In his vivisection of Redfin’s so-called Bill of Rights yesterday, Greg stated that many of the issues Redfin raised could be solved through the divorcing of the real estate commission from the transaction – in short, sellers pay their listing agent and buyers pay their buyers’ agent.
Under the current system, sellers pay both agents in a transaction. The listing agent negotiates the overall commission for the transaction and then offers a portion of the commission through the MLS’s cooperative agreement to other broker members. This is an off-shoot of the days of subagency, when all agents involved worked for the seller and buyers were on their own (whether they realized it or not.)
There’s a long-standing debate over who truly is paying the commission. Some will argue that it is the buyer since the cost is wrapped into their mortgage in a higher sales price. Others will argue that it is the seller because the money comes out of their proceeds.
The answer’s truly both – it’s two sides of the same pane of glass. But the debate on how best to handle compensation for buyers’ agents often is divided based on whom you feel is paying the commission.
In yet another of our almost continuous debates, Ardell suggested an unrepresented buyer ought to receive the portion of a commission set aside for a co-broke. After all, the seller already had mentally written that money off. Considering we’re in a market where the buyers already are asking for concessions, I find the idea of an automatic credit to be misguided at best.
The buyer has no God-given right to the co-broke fee. If the seller wishes to negotiate a credit then so be it. But to say the seller simply should hand the money over without the option of negotiation is ludicrous on its face.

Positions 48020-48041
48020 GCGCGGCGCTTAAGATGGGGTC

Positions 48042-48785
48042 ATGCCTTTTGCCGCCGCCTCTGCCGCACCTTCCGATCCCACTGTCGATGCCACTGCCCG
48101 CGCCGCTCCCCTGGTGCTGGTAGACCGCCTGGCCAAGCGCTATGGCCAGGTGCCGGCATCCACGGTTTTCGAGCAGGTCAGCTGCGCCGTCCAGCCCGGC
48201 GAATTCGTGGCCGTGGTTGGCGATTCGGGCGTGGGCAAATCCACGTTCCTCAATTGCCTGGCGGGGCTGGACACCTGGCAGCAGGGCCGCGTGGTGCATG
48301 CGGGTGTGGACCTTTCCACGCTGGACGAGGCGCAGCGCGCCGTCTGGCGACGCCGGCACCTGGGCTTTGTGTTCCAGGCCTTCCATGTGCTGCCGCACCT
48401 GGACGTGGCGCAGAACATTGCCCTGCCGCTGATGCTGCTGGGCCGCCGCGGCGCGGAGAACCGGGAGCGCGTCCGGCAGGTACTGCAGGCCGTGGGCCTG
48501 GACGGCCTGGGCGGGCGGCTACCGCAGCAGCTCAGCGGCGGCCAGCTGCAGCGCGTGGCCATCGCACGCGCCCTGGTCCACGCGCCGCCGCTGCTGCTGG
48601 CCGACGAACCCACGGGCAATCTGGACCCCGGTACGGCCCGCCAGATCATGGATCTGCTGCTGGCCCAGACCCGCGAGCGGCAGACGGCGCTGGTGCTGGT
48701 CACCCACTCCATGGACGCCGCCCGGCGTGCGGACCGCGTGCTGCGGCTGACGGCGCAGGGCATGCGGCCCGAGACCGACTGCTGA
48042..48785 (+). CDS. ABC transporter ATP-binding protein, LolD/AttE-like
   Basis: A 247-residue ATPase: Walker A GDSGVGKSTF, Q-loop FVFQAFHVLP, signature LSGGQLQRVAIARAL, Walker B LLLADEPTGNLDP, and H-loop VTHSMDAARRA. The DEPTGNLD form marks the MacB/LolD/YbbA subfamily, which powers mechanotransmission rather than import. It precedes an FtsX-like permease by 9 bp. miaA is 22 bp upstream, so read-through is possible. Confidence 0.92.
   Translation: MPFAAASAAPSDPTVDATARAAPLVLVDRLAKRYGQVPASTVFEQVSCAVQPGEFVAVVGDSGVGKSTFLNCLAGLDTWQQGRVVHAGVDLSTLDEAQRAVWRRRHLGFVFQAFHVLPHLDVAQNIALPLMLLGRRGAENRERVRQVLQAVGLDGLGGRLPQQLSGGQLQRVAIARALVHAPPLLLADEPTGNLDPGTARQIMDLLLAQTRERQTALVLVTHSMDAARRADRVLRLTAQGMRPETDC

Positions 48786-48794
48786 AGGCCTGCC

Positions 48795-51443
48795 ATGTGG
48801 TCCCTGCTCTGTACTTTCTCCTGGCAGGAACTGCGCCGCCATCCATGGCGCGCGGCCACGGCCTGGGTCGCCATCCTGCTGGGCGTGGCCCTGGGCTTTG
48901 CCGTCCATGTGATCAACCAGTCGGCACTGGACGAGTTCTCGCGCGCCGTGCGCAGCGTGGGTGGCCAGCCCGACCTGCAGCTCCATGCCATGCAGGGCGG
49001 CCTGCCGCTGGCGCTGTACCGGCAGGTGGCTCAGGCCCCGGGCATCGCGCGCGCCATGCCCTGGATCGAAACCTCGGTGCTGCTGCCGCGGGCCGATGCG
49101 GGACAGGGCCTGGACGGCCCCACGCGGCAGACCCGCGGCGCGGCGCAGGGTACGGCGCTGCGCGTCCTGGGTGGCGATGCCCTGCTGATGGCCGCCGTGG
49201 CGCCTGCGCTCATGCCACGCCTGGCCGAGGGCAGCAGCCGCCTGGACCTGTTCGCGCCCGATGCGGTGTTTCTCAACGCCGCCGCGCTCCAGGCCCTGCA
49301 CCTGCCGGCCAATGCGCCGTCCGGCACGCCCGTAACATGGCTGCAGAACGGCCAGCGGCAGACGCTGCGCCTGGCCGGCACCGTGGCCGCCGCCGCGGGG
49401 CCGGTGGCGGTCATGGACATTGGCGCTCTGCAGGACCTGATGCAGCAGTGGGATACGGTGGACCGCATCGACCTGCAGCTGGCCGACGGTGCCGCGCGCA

I’m in favor of consumer protection, but not at the expense of half of the consumers on the market – the sellers. And that’s one of the many areas where Redfin’s co-called Bill of Rights falls woefully short.
Back to the idea of divorcing commissions from the transaction. On the surface it sounds like an ideal solution. The question is whether we want to force the buyers who likely need representation most into the ranks of the unrepresented – first-time buyers, for example, or others who can afford a home but not the cost of representation.
There’s always going to be a less expensive option on the market. But it’s also true that you get what you pay for. Before dismissing that as another cliche, think about it.
Those who are the best at what they do, regardless of the profession, demand premium payment. Agreed? So why would the most skilled in a given profession perform their craft for minimal compensation? Wouldn’t it seem likely that the least experienced and the least knowledgeable real estate professionals would gravitate toward a lower-cost alternative as a sort of entry position? What if these alternative brokerages offered a salary rather than commission-based compensation? Would they move then?
And at the end of the day, who is more motivated to work on behalf of their clients … the agent who is working for his check every day or someone guaranteed direct deposit every two weeks regardless of performance? (All closings are not alike – in complication or in the level of stress accrued by buyer and seller.)
Still, separating buyer and seller compensation would be a better solution than arbitrarily reducing the sellers’ net, just because a buyer elects to work without representation.
As I have said many, many, many times – until it can be proven unequivocably and repeatedly that a home purchased by an unrepresented buyer will be sold for x% less than the same house where a co-brokerage is being paid, you can’t say the commission is being paid by the buyer with no impact to the seller.
Again, it’s two sides of the same glass.
Change for the sake of change is worthless. Change for the sake of progress is priceless.